William Hogarth
James Quin, Actor c.1739

Artwork details

William Hogarth 1697–1764
James Quin, Actor
Date c.1739
Medium Oil paint on canvas
Dimensions Support: 760 x 622 mm
frame: 965 x 843 x 95 mm
Acquisition Purchased 1904
Not on display


This picture, one of Hogarth's most successful bust-length male portraits, depicts the actor James Quin (1693-1766). Quin's pose is deliberately theatrical, his head turned to the right, his eyes raised upwards as if in search of divine inspiration. The figure is framed within a feigned, carved stone roundel. Quin's expressive countenance accentuated by the inventive way in which Hogarth has painted his long wig, the right side cascading down his coat, while the left is swept back behind the shoulder. Indeed, the whole ensemble reveals a conscious debt to the conventions of the Baroque. 'The full-bottom wig, like the lion's mane, hath something noble in it', wrote Hogarth, 'but were it to be worn as large again it would become a burlesque' (1997, p.31). Quin's clothing too proclaims his sense of importance, his fine ruffles of Flemish lace and his brown velvet coat heavily trimmed with elaborate gold 'frogging'. The whole portrait has an air of archaic splendour, befitting one who was, by the late 1730s, the mainstay of an increasingly outmoded and bombastic school of acting.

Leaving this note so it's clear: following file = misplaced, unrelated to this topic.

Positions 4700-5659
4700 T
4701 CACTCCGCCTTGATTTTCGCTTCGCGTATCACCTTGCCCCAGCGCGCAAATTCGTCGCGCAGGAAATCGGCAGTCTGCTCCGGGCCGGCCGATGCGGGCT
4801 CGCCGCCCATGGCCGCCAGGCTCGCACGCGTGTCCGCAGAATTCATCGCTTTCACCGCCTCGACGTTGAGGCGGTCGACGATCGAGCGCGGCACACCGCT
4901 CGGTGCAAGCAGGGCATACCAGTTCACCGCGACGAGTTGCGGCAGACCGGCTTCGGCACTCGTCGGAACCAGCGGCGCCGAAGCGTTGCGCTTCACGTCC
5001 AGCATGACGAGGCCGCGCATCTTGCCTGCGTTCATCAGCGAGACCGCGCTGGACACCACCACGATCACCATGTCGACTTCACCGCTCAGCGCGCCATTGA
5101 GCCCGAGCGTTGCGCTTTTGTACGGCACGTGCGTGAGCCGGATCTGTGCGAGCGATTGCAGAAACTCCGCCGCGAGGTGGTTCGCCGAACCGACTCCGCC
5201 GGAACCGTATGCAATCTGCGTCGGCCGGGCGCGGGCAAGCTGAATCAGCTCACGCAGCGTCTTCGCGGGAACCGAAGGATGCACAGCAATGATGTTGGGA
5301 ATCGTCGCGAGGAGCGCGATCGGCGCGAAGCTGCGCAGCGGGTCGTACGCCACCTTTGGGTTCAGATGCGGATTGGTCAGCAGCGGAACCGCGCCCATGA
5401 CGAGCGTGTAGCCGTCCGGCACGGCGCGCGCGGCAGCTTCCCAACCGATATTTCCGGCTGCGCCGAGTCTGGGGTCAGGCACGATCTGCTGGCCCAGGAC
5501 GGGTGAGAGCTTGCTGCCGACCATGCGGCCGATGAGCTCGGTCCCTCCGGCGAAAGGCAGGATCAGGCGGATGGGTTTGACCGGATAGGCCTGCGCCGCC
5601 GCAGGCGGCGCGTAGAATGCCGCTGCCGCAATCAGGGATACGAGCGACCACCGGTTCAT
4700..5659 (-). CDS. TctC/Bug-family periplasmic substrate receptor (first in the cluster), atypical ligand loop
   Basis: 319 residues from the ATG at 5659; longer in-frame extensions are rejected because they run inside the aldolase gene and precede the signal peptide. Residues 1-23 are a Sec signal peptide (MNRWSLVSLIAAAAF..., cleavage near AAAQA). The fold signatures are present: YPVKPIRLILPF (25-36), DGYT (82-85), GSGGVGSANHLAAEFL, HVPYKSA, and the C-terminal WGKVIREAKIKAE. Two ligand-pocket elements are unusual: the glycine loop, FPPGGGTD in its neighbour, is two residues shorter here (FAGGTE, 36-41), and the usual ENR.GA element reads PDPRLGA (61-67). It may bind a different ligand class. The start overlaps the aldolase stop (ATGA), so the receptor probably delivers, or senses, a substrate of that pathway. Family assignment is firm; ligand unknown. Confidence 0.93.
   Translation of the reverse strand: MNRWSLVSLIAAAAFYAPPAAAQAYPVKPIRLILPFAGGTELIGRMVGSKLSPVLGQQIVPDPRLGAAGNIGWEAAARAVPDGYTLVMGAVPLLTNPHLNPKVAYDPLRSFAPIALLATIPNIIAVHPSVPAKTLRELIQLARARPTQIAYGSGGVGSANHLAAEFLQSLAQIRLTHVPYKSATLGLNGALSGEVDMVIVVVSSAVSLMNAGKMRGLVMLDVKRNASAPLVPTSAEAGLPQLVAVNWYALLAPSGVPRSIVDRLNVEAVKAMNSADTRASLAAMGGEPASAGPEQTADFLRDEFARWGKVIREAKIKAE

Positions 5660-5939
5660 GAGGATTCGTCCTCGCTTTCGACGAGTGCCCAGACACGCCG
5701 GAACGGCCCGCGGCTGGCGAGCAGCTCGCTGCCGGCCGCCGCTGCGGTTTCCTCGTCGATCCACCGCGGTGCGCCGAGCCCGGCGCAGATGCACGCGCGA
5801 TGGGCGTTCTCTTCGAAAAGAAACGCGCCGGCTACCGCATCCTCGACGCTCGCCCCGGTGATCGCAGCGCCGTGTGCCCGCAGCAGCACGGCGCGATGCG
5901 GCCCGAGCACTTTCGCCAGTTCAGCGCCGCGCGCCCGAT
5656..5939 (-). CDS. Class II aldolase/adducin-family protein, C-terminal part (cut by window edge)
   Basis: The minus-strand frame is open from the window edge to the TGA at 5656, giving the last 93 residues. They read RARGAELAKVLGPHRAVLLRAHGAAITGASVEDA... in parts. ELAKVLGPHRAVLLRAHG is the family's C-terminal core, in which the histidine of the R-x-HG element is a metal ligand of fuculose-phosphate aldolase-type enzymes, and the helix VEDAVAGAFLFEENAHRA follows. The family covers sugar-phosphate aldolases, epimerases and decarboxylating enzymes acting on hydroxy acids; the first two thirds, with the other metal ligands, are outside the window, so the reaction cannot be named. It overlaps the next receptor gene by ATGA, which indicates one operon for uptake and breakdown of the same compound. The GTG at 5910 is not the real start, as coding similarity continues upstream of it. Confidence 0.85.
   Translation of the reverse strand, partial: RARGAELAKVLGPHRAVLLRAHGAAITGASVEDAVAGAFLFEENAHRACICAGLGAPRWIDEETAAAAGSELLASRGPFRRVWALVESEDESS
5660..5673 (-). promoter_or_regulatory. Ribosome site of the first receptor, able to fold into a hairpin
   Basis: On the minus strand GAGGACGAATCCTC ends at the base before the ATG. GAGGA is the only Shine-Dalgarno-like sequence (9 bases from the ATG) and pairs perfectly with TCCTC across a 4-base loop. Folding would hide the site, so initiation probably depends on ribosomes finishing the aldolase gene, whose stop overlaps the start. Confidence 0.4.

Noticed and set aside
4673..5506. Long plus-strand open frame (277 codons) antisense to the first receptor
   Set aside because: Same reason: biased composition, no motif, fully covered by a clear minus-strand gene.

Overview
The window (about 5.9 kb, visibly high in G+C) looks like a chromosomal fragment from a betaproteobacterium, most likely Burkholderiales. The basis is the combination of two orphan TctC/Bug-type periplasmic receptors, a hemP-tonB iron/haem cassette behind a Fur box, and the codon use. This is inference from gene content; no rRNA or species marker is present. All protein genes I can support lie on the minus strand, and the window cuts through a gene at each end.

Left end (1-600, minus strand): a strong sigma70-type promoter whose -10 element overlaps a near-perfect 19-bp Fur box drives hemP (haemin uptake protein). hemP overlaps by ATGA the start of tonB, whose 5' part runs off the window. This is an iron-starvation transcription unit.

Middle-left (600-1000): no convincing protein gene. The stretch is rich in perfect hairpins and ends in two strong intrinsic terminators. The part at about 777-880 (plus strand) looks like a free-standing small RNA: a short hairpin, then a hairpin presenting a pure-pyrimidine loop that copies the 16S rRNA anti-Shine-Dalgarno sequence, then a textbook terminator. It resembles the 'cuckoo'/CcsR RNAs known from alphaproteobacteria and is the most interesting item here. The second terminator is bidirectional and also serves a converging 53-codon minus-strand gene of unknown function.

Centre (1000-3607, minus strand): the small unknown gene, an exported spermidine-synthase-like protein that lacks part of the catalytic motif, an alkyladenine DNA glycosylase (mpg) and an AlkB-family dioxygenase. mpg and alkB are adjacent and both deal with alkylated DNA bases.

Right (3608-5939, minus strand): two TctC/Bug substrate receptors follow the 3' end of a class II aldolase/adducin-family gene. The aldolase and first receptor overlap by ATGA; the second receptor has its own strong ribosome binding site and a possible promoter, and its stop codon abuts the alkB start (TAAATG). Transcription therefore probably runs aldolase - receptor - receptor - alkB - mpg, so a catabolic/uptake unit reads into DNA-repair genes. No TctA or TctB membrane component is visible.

James Quin was born in Covent Garden, the illegitimate son of an Irish barrister. By 1716 he was an established figure on the London stage, while his characterization of Falstaff in 1720 confirmed his position as one of the capital's leading actors. Hogarth, who had many friends in the acting profession, was a close friend of Quin, the two men belonging to the same masonic lodge. Quin loved company and was cherished for his wit and generosity. Like Hogarth he was short and increasingly rotund, owing to his renowned gluttony. He also possessed a fiery temperament; it was rumoured that he had killed two of his fellow-actors in duels. Quin continued to act until his retirement in 1751, by which time he had been eclipsed by the brilliance of David Garrick, whose lively, naturalistic acting was in sharp contrast to Quin's static, declamatory manner. Even so, the men became good friends during Quin's long retirement, Garrick penning the epitaph for Quin's tomb in Bath Abbey.

Further reading:

Elizabeth Einberg, Hogarth the Painter, exhibition catalogue, Tate Gallery 1997, p.31, no.10, reproduced in colour
Elizabeth Einberg and Judy Egerton, The Age of Hogarth. British Painters born 1675-1709, Tate Gallery 1988, pp.98-9, reproduced in colour

Martin Postle
August 2000